Topic Author
Posts: 551
Joined: Mon Feb 23, 2004 5:41 am

Lens Protection-UV Or Skylight Filter

Tue Apr 13, 2004 8:25 pm


I have just purchased a Canon EOS 300D and Sigma 70-200 F2.8 EX HSM.

Do any of you out there use either a UV or Skylight filter for lens protection?

Any assistance/advice would be appreciated.

Regards Simon.
Live every second like you mean it
Posts: 41
Joined: Sun Apr 11, 2004 8:07 pm

RE: Lens Protection-UV Or Skylight Filter

Tue Apr 13, 2004 8:30 pm

i´m using a skylight for both my lenses (28-105, 200-400). good way to protect lenses, as you wrote.

regards stefan
Posts: 1386
Joined: Tue Feb 22, 2000 3:26 am

RE: Lens Protection-UV Or Skylight Filter

Tue Apr 13, 2004 8:40 pm

For sure!

Your lens has 77mm filter size. That big filters may seem expensive (50-70 euros), but buying a new filter is always cheaper than buying a new lens (in case you hit the front part). I would also consider about getting a multi-coated filter (like Hoya HMC).

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RE: Lens Protection-UV Or Skylight Filter

Tue Apr 13, 2004 8:49 pm


I am using UV- Filters on all my lenses for protection, I think does change less the picture, than skylight filter .....

Posts: 131
Joined: Wed Nov 14, 2001 3:39 pm

RE: Lens Protection-UV Or Skylight Filter

Wed Apr 14, 2004 6:44 am

I am using HOYA UV[0] for the protection.
It seems that the UV filter does not change the picture much, just for protection.

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Joined: Fri Oct 12, 2001 7:53 pm

RE: Lens Protection-UV Or Skylight Filter

Wed Apr 14, 2004 6:53 am

Both do relatively little to affect the image and I view either/both as more critical to the protection of the front element of the lens than to what they do for the resulting pictures. Whilst I am sure that there are indeed differences that the likes of Colin Work could explain, I'd not turn my nose up at either one if the other were not available.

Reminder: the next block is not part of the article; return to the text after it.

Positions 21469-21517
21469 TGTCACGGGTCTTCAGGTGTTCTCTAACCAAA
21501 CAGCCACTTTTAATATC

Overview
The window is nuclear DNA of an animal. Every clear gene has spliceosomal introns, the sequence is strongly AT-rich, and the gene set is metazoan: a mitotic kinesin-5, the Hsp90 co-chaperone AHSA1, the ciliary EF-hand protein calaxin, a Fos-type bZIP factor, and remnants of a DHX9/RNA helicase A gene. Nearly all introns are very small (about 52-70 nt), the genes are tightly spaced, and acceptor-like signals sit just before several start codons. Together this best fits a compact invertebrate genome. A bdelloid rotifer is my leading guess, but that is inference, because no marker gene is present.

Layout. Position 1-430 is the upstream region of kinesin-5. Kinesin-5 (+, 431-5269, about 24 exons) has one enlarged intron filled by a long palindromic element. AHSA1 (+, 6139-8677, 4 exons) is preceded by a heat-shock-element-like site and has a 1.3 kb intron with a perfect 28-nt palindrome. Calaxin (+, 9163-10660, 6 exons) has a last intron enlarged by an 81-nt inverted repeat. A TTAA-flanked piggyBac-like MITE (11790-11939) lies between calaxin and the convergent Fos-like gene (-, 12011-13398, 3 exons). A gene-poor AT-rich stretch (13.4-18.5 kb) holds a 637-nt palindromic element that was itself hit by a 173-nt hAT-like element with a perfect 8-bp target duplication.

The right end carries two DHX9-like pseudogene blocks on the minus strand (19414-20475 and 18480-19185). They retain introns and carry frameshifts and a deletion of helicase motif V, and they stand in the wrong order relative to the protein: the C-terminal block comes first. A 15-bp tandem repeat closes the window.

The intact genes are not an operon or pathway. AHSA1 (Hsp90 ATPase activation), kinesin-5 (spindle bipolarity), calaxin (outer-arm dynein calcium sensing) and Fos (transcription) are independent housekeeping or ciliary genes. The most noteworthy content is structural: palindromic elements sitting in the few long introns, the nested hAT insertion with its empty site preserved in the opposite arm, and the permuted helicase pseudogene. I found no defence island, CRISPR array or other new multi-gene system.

There are old pilots and there are bold pilots, but there are no old bold pilots
Posts: 228
Joined: Mon Jan 24, 2005 1:36 pm

RE: Lens Protection-UV Or Skylight Filter

Wed Apr 14, 2004 8:49 am

I to use UV filters on my lenses. The protection offered while shooting through fences is invaluable, especially with all the knocks. Far cheaper to replace the filter than the lense, although i have noticed the prices of Hoya filters creeping up, so may have to be more careful.  Smile

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Joined: Fri Aug 27, 2010 12:26 am

RE: Lens Protection-UV Or Skylight Filter

Wed Apr 14, 2004 9:44 am

I (and it seems from the photo sites) others have swung back and forth on the filter issue over the years. On the one hand, yes, they do offer some lens protection. On the other hand, its another piece of glass which may potentially reduce image quality - unless the filter is of the highest quality and multicoated it may result in slightly less contrast and increase the potential for flare.

My personal position at the moment is to go filter free (most of the time) - in all the years I have used filters I've not noticed any scratches or other damage which might have been inflicted on the lens. I do always use a lenshood though which I think provides more effective protection. Perhaps I have just been lucky, but having made a significant investment in high quality L glass, I am very reluctant to put anything else between the lens and the subject. One exception is that I try to remember to use one if shooting by the sea - I'm not keen on cleaning salt spray off the lens!

In terms of photographic benefit, technically the UV filter can help reduce
that bluish haze you see in distant landscapes, though the effect is subtle
and really only noticable under certain conditions (mid-day sun shots). Could help a bit with contrail shots.

The skylight adds a slight warming effect to your shots which partially counteracts the blue-ish shadows which occur in high sun situations.

This sort of very subtle filtration is important primarily for slide shooters. For print shooters, any effect will be negated by the processing lab (or more correctly, over-ridden by the machine exposure/colour compensation). For digital shooters, the effect of the filter is easily (and more precisely) replicated in Photoshop.


Colin K. Work, Pixstel

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